Renault Twizy F1 Driven PistonHeads

22 Фев 2014 | Author: | Комментарии к записи Renault Twizy F1 Driven PistonHeads отключены
RENAULT Twizy Electric Cars


Formula One in fun-size — PH drives Renaultsport’s one-off KERS-equipped Twizy F1

Crumpled inside my jeans pocket is a tiny slip of paper — no bigger than a receipt for your dry cleaning. On it are a series of numbers, to most people meaningless. But there’s one number that stands out.

Quite simply, it says 7.534 seconds.

Seven point five three four seconds. That’s the rather precise time I spent at the wheel of the Twizy Renaultsport F1. OK, so I actually had two drives, but the second number is — thanks to a botched start — slightly higher.

So we’ll gloss over that one.

Renaultsport parts raid has made a mean Twizy

You’ll have read about the crazy Twizy Renaultsport F1 on PH before, so there’s no need to deliver chapter and verse about its credentials. But to recap, it’s a single-seat Twizy that has been given the full Renaultsport treatment. Or at least as much Renaultsport as can be thrown at an electric quadricycle.

The headlines are compelling. A KERS unit derived from Renaultsport’s extensive F1 experience. Michelin slicks ‘borrowed’ from a Formula Renault 2.0 single-seat racing car.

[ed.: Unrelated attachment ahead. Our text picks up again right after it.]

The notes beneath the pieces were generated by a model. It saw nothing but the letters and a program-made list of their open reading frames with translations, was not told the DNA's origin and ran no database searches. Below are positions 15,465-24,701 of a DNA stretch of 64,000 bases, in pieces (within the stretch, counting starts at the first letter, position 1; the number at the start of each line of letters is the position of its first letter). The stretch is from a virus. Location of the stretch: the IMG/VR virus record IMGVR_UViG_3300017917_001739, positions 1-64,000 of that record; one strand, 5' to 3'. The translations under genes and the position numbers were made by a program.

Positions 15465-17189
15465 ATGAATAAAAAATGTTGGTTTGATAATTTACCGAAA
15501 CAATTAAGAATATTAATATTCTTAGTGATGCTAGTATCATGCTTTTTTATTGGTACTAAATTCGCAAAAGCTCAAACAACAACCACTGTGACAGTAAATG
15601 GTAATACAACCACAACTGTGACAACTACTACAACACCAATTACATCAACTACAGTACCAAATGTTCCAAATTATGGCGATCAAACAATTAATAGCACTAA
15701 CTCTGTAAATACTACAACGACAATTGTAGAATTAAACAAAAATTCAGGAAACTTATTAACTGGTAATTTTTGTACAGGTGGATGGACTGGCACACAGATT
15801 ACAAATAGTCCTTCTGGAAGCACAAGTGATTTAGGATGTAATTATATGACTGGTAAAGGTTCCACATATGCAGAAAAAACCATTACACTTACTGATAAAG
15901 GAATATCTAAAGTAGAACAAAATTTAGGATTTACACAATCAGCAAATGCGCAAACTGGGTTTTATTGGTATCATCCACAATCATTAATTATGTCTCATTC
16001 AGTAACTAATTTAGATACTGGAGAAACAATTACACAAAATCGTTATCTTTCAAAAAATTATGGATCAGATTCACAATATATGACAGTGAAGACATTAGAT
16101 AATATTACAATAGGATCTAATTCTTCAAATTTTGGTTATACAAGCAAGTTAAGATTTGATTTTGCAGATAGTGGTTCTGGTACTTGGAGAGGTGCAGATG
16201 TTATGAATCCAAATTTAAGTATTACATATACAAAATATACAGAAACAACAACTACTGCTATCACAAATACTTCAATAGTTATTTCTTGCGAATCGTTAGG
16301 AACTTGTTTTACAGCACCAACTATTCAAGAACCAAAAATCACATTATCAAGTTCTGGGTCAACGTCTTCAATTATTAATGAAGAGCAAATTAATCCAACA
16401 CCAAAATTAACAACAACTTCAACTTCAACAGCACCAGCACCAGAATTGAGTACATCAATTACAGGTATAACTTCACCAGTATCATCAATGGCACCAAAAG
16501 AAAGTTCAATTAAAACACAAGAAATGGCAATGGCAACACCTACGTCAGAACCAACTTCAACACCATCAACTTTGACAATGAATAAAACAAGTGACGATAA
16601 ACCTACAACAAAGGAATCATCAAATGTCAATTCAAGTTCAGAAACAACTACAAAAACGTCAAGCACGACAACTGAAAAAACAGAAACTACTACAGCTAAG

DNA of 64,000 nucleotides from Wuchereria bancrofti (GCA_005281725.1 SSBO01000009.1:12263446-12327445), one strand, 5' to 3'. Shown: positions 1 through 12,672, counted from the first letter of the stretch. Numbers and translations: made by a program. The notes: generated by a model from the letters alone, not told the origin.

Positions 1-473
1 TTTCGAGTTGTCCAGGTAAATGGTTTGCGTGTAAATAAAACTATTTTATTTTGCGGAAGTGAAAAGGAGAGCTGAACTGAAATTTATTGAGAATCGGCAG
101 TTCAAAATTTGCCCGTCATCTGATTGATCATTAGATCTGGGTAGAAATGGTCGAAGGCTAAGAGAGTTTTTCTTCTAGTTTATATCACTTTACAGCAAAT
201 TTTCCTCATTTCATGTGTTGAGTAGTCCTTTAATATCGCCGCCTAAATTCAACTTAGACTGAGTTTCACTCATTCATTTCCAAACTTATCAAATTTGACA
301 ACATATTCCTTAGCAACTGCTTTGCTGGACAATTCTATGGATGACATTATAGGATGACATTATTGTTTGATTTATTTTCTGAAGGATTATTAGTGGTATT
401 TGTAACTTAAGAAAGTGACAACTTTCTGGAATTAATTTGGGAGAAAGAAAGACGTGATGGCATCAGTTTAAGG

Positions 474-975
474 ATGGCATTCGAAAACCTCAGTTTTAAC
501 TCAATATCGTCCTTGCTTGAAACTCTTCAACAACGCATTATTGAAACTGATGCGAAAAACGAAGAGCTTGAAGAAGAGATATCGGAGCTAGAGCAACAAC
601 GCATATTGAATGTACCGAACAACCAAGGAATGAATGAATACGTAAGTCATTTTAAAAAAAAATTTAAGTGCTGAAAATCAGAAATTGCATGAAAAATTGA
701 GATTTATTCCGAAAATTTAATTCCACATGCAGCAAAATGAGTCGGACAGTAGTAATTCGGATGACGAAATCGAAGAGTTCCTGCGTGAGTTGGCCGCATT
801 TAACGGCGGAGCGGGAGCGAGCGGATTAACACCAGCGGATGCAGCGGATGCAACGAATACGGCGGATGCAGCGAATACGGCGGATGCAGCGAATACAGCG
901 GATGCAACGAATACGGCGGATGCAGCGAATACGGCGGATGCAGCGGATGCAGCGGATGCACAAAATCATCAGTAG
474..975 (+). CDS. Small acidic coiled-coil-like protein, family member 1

And a proper motorsport steering wheel from a Formula Renault 3.5 racer.

There have been one or two cosmetic upgrades, too. Like the carbon splitter, side-pods and rear wing. There’s also a pair of single-seat style mirrors, a small detail I missed on the press shots. They’re useless, but they look super cool.

As does the rain light that’s — once again — stolen from Renaultsport’s parts bin.

Depending on your viewpoint, this is either a recipe for disaster or a reason to be cheerful. Had any other manufacturer created such a thing, you’d suspect it would end up looking like a small electric car that’s been treated to a Halfords gift card. But with Renaultsport, the project was in safe hands.

It had to be Liquid Yellow, didn’t it?

Moments of madness

Setting eyes on the Twizy Renaultsport F1 for the first time, the initial reaction is to smile. Then burst into laughter. Before settling on absolute glee. As petrolheads, we should be delighted that pointless follies such as this exist.

The world doesn’t need a Twizy F1, but it feels a better place for its existence.

There have been creations like this in the past. The Volvo C30 Polestar immediately springs to mind, as does the Nissan Juke R. And in the case of the Juke R — against all the odds — these moments of madness can actually reach full production.

Like the Juke R, the Twizy F1 was the result of a throwaway conversation — a chat amongst friends and colleagues. Enthusiasts like you and me. But unlike the majority of us, these people can actually make things happen.

Which is why I was able to spend approximately 7.5 seconds driving the thing.

To explain, I got two 100 metre runs in the car — an initial ‘sighter’ dash, followed by a head-to-head with a Renaultsport Megane, piloted by Renault’s tame racing driver, Julien Piquet. Think of him as ‘Le Stig’. Only without a helmet.

Twizy F1 feels pretty swift in isolation.

Flying start